International Women’s Day is recognised on 8 March each year. The theme in 2022 is #BreakTheBias. It asks us to imagine a world that’s free of stereotypes and discrimination, and where diversity and inclusivity is valued and celebrated. It’s a goal we’re passionate about working towards every day of the year.
In a sector in which women are more highly represented, we are perhaps somewhat protected from issues related to gender inequity in our day-to-day professional workplace experience. I say somewhat — because despite women making up 80% of the community sector workforce, they are still underrepresented at a management and executive leadership level.
But for many of our clients, every day we see disadvantage through poverty, violence, sexual assault, financial problems, separation and solo parenting. It’s tempting to see these as a result of individual family crises. The reality is much more complex, and the way the construction of power and gender in our society plays a big part in enabling these situations to arise.
We know, from our decades of work in this space, that gender inequity is at the heart of domestic violence, coercive control and sexual assault. Stereotypes that assign unequal value to men and women, along with an unequal distribution of power, resources, and opportunity, are a huge contributor to unhealthy relationship patterns and attitudes.
Indeed, statistics highlight just how unequal economic participation, opportunity, and political empowerment still is in Australia:
- Women comprise roughly 47% of all employees in Australia, but they take home on average $261.50 less than men each week
- The national gender “pay gap” is 14.2% and it has remained stuck between 13% and 19% for the past two decades
- Australian women account for 72% of primary carers for older people and people with disability
- 88% of primary parental leave (outside of the public-sector) is taken by women, and women spend almost three times as much time taking care of children each day, compared to men
- Australia continues to slip downwards on the World Economic Forum’s Global Gender Gap Report, dropping from a high point of 15th in 2006, to 50th in 2021.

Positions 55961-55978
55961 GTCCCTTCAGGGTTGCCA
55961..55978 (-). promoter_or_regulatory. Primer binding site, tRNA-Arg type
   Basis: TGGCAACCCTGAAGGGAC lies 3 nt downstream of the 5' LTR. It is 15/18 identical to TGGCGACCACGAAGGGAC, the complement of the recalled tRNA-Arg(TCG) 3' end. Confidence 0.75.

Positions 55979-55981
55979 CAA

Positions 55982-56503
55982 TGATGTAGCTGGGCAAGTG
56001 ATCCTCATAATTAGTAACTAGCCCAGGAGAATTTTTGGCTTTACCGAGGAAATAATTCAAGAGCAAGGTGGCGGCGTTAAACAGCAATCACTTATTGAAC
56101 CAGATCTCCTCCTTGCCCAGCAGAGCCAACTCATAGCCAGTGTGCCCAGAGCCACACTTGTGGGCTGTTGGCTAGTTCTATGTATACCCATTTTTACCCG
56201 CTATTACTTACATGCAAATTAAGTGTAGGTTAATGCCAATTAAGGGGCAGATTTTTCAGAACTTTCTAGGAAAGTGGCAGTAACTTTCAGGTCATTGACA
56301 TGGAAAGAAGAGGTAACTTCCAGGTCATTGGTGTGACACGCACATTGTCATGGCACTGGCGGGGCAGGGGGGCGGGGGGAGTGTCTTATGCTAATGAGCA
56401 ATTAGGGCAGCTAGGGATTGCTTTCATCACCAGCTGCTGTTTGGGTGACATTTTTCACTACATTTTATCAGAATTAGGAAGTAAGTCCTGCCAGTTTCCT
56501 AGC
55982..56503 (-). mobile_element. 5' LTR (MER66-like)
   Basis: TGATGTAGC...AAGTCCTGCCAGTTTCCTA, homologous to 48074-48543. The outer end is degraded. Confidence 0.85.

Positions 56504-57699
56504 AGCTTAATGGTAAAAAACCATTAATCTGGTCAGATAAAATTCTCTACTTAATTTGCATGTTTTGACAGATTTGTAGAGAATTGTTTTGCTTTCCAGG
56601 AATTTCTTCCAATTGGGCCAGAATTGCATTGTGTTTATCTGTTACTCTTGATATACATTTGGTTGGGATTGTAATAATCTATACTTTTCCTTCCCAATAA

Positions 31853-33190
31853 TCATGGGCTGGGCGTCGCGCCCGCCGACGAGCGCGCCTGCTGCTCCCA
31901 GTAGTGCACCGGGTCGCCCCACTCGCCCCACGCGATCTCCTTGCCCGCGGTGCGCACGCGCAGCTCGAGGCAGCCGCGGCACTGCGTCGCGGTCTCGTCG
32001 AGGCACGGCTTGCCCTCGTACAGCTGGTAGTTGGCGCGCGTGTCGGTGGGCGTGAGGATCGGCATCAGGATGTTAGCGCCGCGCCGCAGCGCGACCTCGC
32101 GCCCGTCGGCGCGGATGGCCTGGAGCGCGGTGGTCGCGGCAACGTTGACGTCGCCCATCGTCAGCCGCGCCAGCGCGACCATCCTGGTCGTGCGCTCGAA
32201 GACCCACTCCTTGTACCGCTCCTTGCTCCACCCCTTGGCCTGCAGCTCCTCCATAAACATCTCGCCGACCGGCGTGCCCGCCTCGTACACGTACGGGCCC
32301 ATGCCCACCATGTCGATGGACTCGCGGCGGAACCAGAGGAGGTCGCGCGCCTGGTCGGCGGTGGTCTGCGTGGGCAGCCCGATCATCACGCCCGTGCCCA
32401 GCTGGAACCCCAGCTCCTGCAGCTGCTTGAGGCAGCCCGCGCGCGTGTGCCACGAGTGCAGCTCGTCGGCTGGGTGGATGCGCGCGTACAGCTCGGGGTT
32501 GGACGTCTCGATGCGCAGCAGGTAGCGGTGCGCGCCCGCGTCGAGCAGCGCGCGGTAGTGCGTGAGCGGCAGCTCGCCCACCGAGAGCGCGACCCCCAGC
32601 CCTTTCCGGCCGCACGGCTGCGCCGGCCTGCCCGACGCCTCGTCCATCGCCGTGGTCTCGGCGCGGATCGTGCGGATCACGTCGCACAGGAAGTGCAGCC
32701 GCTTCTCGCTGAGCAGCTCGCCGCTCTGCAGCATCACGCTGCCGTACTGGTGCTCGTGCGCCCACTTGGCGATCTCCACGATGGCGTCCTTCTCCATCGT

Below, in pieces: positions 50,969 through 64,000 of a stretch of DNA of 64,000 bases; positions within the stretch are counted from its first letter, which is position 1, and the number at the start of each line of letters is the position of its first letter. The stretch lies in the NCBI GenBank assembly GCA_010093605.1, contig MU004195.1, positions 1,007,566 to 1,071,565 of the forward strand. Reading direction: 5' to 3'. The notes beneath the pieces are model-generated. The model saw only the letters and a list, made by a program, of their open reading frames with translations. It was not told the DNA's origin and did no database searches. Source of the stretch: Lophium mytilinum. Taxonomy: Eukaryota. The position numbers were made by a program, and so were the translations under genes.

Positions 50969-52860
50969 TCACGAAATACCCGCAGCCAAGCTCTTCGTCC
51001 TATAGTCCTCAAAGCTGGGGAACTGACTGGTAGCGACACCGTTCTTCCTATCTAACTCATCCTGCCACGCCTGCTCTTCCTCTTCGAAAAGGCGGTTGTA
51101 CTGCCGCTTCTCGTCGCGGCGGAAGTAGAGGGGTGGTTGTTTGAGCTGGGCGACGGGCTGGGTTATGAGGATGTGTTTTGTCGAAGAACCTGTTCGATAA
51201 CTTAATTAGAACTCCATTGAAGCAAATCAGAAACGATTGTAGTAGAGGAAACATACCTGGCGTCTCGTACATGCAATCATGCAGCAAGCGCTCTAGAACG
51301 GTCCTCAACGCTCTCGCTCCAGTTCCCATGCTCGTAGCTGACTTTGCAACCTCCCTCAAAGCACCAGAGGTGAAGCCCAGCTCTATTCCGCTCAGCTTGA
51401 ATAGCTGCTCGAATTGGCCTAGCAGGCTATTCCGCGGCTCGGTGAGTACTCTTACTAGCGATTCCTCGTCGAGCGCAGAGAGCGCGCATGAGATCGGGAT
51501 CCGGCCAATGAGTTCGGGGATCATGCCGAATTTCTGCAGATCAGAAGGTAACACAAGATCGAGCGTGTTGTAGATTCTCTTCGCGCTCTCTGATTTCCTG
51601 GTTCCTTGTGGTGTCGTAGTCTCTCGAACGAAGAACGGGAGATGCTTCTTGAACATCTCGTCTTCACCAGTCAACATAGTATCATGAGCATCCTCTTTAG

It’s clear that while Australia scores highly in the area of educational attainment, there is still a lot of progress to be made.
“Equality” is just the start
The feminist and author Germaine Greer has said that aiming for equality is a “profoundly conservative goal” for women, and that it is wrong to accept an idea of “equality feminism”. Within groups of women, there are more extreme disadvantages, such as amongst the LGBTIQ+ community, and for Aboriginal and Torres Strait Islander women. I am also mindful of women who are isolated from friends and family due to geographical distance, women with disability, and women who otherwise have less access to the workforce, and greater vulnerabilities. How can we reach them?
However, there is also progress to celebrate. Indeed young women can sometimes wonder what all the fuss is about — including, to my consternation, my teenage daughter at times.
You will have your own stories of course, and now is a chance to bring these stories to life. There might be time for you to reflect on your experience, as women and men, on issues of power and gender, and what place International Women’s Day holds at this point in our lives and work.
And so, we continue to ask ourselves — how do we seek to progress inequity? How can we all finally realise that domestic inequality costs us a lot more than we realise? How might we advocate for women? How is our own workplace fostering equality and fairness, inclusion and diversity?
Elisabeth Shaw, CEO Relationships Australia NSW